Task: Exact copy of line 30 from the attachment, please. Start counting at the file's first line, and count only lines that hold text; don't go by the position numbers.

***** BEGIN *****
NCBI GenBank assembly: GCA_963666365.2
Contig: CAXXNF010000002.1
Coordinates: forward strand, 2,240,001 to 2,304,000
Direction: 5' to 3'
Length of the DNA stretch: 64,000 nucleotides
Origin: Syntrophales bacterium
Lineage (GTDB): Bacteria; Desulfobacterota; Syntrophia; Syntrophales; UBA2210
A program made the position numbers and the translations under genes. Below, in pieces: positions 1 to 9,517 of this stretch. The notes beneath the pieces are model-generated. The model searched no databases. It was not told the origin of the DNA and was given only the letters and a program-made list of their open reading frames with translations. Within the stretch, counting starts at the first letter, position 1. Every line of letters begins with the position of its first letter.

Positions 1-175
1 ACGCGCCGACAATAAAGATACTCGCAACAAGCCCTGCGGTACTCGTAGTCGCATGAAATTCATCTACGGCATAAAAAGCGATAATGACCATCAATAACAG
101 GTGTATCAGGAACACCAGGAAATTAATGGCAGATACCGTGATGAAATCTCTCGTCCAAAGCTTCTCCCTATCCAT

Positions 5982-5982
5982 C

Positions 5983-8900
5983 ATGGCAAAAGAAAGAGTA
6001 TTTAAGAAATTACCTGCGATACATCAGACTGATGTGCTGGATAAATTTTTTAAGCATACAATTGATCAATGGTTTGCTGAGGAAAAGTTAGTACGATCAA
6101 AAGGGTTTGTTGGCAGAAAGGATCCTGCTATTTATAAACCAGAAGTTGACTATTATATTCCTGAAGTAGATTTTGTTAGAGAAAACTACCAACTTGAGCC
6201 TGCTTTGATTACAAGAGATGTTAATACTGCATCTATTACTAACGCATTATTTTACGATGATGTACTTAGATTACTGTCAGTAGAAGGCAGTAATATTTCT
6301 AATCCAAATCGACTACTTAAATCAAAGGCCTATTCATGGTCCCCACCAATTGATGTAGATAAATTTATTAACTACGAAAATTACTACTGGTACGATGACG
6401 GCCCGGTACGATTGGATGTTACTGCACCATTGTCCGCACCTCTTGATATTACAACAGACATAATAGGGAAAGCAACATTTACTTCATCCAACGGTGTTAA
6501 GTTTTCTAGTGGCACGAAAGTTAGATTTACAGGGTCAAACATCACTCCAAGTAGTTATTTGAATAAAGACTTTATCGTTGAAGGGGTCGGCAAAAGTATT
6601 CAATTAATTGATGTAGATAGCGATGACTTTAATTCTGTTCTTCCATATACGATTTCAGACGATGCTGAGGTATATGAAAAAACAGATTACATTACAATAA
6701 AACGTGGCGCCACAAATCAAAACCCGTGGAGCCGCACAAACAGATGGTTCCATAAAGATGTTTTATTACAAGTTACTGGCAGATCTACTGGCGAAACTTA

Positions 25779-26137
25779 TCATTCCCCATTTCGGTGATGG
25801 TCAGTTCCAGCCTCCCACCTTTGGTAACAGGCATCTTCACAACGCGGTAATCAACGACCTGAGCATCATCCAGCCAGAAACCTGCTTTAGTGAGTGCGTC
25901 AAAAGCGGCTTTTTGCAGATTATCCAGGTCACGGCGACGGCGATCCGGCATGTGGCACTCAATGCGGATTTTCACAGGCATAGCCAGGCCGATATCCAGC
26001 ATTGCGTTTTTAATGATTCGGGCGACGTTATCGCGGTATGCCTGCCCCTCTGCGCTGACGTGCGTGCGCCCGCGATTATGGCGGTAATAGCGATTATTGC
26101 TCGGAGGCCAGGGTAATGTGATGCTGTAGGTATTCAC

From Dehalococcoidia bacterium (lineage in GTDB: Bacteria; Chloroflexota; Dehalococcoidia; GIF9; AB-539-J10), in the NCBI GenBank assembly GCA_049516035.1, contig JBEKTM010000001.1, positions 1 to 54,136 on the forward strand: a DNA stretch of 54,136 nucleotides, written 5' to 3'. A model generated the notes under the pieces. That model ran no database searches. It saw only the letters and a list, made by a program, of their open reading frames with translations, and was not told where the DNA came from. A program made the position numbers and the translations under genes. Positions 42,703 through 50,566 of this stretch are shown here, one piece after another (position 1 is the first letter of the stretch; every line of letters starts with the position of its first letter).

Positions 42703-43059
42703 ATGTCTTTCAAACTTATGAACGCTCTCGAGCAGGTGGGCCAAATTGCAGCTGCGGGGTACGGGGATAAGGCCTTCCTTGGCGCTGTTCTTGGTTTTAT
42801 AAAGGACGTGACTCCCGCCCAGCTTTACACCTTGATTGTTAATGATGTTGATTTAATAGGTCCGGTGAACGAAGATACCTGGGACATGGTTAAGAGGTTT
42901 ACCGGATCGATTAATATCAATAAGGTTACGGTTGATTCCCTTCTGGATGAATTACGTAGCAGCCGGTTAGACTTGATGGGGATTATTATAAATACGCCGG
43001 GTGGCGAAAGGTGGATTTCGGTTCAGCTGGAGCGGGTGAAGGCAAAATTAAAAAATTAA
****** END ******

From Dehalococcoidia bacterium (lineage in GTDB: Bacteria; Chloroflexota; Dehalococcoidia; GIF9; AB-539-J10), in the NCBI GenBank assembly GCA_049516035.1, contig JBEKTM010000001.1, positions 1 to 54,136 on the forward strand: a DNA stretch of 54,136 nucleotides, written 5' to 3'. A model generated the notes under the pieces. That model ran no database searches. It saw only the letters and a list, made by a program, of their open reading frames with translations, and was not told where the DNA came from. A program made the position numbers and the translations under genes. Positions 42,703 through 50,566 of this stretch are shown here, one piece after another (position 1 is the first letter of the stretch; every line of letters starts with the position of its first letter).